"He is really a very good politician ... and to come and be a part of the tea party movement is not something he needs to do to really pick off the Democrats and the other powers-that-be. When he takes the middle-of-the-road stance when it comes to who we are, it's not like he's shunning us. We really don't care who kisses our butt. Who's doing the right job--that's what we consider to be the important thing."

McDonnell's name was not on the straw-poll ballot, but his speech to the Virginia tea partiers made headlines because it was his first appearance at an official tea party event. To many conservatives, though, his participation was a long time coming. In August, while Glenn Beck was rallying tea partiers in Washington, McDonnell delivered an address at a summit organized by Americans for Prosperity, a tea party-affiliated group. He arrived at the Virginia convention fresh off his successful effort to eliminate Virginia's $4.2 billion budget deficit.

For all his fiscally conservative credentials, however, McDonnell gained his national reputation as a Republican with political crossover appeal. Just this week, McDonnell crowned both Christie and himself as the beacons of hope lighting Republicans' road to Washington. "We're kind of the beginning of the wave," he said on his monthly radio show on Tuesday on WNIS. "We both won independent voters. We both had a 24, 25 swing from President Obama the year before. We kind of showed something was going on in the country."

So where exactly do these emergent champions of fiscal conservatism fit into the current political tide? Can they be the golden boys of the Republican establishment and the golden boys of the movement that wants to overthrow it?

Larry Sabato, director of the University of Virginia's Center for Politics, said that both governors' involvement is indicative of the tea party's ever-mounting power on the national scene. "Neither one has a choice" about engaging with the tea party, he said. "If they want a future, they have to play up to the tea party people at least for the time being."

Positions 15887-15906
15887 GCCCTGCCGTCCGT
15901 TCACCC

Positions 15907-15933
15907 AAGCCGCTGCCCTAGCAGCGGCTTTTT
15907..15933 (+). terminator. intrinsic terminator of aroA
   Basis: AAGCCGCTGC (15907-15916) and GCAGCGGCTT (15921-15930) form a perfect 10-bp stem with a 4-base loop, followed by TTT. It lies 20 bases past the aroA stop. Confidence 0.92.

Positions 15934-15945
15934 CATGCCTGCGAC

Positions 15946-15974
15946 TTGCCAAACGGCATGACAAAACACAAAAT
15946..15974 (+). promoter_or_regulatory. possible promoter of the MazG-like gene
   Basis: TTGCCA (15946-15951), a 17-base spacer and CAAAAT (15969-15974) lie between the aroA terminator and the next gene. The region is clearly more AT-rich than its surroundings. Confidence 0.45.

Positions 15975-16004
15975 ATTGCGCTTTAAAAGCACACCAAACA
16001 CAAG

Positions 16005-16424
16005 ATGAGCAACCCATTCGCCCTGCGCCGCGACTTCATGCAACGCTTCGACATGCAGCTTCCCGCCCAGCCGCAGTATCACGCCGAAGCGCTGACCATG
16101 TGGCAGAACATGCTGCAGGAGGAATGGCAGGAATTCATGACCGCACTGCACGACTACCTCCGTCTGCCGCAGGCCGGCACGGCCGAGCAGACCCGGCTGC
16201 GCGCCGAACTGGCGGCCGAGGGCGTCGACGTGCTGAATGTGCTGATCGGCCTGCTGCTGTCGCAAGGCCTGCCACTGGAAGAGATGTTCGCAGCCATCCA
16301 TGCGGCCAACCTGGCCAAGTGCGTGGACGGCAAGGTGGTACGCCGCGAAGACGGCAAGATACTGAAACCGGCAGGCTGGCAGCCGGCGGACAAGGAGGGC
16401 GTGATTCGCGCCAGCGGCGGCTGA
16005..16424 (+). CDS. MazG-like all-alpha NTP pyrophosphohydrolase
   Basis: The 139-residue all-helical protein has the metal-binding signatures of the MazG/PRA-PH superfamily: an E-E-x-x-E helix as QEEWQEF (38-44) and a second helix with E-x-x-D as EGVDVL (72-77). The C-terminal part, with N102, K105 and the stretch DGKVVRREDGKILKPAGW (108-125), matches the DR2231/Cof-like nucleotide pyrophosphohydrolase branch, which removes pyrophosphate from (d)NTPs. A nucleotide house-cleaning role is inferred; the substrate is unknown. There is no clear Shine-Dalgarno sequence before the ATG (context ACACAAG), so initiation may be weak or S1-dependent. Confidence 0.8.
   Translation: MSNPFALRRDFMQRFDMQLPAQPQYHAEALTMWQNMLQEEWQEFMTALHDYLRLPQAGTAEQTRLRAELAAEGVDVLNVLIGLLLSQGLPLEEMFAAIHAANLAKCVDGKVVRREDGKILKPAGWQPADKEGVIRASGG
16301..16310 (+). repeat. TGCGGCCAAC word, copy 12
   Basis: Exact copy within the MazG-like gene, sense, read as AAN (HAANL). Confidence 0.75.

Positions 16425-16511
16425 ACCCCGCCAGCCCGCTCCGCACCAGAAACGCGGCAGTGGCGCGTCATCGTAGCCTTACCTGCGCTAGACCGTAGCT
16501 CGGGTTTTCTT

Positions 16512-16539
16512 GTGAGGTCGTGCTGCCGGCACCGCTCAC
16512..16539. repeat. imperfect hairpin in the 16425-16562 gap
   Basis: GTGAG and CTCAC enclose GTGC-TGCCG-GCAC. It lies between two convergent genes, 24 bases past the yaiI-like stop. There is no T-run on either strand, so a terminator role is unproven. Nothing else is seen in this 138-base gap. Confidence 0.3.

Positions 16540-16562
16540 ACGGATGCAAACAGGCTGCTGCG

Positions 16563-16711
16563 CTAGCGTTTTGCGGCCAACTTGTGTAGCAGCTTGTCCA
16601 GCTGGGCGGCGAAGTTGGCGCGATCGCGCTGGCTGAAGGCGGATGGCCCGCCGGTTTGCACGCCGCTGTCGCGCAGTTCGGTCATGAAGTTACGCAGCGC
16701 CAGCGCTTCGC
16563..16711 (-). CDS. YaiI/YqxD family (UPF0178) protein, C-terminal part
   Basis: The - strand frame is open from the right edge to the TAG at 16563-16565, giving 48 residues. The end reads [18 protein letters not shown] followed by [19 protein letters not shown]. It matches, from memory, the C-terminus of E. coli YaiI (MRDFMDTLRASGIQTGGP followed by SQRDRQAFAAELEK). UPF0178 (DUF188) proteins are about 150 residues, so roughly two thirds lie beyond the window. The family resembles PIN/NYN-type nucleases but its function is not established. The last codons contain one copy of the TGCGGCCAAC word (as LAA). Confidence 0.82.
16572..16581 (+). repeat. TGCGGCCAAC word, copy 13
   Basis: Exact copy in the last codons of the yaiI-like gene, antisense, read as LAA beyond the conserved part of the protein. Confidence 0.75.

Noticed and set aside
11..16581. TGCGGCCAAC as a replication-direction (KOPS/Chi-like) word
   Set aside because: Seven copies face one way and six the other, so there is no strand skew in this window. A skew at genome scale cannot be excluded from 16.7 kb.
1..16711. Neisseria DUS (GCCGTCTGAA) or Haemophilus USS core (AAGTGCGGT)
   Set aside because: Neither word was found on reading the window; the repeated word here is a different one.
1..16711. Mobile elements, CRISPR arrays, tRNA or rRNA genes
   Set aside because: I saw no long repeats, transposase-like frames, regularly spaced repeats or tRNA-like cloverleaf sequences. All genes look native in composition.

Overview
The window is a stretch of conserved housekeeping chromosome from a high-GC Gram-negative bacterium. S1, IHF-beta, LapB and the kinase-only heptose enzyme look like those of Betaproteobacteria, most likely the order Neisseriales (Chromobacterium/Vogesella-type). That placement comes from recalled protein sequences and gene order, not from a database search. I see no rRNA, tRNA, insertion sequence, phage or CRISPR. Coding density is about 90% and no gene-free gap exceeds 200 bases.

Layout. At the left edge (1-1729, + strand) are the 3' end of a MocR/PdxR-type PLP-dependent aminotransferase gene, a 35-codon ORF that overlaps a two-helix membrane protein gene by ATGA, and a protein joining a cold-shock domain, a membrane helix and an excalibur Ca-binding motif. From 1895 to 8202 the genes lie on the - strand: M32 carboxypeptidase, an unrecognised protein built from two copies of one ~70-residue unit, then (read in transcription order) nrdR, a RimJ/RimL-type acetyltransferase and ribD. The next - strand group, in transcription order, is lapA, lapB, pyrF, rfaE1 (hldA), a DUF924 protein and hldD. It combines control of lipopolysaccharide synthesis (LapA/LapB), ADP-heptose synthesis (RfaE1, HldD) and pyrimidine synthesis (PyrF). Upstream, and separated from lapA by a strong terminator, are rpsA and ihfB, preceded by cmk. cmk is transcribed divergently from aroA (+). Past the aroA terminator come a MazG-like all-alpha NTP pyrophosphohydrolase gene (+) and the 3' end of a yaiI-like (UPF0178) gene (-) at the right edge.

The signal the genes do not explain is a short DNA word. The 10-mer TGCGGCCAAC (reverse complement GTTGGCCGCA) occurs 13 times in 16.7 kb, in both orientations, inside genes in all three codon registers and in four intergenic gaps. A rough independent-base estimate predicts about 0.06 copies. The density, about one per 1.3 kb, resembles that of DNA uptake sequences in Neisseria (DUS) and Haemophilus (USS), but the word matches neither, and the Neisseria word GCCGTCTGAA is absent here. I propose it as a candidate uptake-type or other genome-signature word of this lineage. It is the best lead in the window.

Tea party activists "could potentially dominate future nominating contests," Sabato added. "So this is something that, as good politicians, they have to do."

Jamie Radtke, chairperson of the Virginia Tea Party Patriot Federation and point person for the convention, confirmed that the group invited McDonnell but said that the governor's decision to accept was a shrewd career move. "The tea party is starting to represent larger and larger pieces of the population, and that has to be taken seriously," she said. "You can't ignore such a large voting population."

Adriance was willing to cut his home-state governor some slack when it comes to tea party involvement, noting that New Jersey is a historically Democratic-leaning state, while Virginia tilts Republican. Each governor, in his estimation, is approaching the tea party in a way calculated to enhance his standing at home.

"Both are doing the job that they need to do," he said. "If for McDonnell, it involves getting with the tea party, great. For Chris Christie, it means not having our 'tainted name'--and the reason I say 'tainted name' is because the liberal press is using us as a punching bag for everything under the sun--because he has got a dramatic opposition."

Still, Adriance sees Christie as the tea party's kind of guy: "He's literally grabbing the state Legislature, sort of like the jackass that doesn't want to move--grabbing it by the rope around the neck and pulling along, and it's kicking and screaming the whole way."